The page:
Public reason in justifications of conscientious objection in health care

Bioethics 33 (5):625-632 (2019)
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Abstract

Current mainstream approaches to conscientious objection either uphold the standards of public health care by preventing objections or protect the consciences of health‐care professionals by accommodating objections. Public justification approaches are a compromise position that accommodate conscientious objections only when objectors can publicly justify the grounds of their objections. Public justification approaches require objectors and assessors to speak a common normative language and to this end it has been suggested that objectors should be required to cast their objection in terms of public reason. We provide critical support for such a public reason condition and argue that it would be neither too demanding nor too permissive. We also respond to objections that it unfairly favours secular over religious objectors and that public reasons cannot be held with the kind of sincerity thought to characterize conscientious objections.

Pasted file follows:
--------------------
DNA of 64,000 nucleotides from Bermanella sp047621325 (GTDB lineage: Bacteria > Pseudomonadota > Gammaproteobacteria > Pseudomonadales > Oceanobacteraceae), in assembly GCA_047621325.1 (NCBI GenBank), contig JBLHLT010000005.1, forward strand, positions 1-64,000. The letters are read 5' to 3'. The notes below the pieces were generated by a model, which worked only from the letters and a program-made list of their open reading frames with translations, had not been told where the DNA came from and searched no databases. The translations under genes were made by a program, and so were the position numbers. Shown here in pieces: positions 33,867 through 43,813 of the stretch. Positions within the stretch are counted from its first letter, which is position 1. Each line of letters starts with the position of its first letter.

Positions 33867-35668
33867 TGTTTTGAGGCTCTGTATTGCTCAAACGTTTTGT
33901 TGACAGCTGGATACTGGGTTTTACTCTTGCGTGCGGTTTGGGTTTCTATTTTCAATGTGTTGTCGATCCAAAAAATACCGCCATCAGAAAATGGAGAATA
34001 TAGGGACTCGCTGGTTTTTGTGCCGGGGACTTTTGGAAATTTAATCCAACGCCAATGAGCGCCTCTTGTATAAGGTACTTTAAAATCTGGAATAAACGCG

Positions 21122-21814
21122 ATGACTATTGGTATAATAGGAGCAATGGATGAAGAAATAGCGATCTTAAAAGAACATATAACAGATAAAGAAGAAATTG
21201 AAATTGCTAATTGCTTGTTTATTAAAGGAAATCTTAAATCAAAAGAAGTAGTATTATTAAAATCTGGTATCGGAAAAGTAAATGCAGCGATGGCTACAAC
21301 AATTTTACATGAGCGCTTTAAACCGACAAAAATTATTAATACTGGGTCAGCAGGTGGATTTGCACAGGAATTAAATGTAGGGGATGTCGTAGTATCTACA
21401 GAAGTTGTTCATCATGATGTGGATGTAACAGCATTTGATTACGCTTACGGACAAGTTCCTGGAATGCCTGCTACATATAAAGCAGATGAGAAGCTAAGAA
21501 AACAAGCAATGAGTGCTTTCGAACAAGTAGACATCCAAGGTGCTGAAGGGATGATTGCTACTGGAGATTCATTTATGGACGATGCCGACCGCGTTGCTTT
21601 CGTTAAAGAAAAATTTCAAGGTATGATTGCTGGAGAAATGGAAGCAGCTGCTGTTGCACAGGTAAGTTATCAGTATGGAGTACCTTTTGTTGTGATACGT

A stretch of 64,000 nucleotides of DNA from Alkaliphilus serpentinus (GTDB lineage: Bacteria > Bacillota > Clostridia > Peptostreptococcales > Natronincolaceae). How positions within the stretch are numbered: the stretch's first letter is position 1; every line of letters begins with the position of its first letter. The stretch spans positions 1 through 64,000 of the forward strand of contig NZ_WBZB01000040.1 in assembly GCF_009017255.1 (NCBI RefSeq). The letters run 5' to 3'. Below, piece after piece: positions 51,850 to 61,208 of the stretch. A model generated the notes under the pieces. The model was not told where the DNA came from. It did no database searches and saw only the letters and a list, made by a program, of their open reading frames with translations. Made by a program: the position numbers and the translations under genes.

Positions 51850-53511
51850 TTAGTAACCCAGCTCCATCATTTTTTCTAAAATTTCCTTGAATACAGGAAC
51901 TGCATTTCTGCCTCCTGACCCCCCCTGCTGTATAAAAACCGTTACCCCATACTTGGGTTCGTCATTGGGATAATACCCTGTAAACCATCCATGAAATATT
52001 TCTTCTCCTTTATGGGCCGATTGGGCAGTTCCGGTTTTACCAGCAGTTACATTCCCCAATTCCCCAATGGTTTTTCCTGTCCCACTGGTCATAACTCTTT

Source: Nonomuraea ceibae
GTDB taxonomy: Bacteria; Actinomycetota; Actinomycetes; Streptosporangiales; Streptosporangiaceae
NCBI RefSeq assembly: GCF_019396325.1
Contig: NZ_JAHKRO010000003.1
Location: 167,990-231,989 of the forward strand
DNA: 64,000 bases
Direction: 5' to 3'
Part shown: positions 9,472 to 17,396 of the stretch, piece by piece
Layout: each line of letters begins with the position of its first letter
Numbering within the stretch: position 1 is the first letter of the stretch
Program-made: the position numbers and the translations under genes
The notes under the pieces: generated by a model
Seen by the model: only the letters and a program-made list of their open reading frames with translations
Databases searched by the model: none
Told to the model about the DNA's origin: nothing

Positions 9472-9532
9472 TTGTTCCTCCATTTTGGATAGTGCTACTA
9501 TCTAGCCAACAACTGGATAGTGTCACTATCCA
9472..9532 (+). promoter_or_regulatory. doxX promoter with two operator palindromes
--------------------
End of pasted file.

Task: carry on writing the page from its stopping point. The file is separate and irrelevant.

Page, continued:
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Author Profiles

Robert F. Card
University of Rochester
Doug McConnell
Macquarie University

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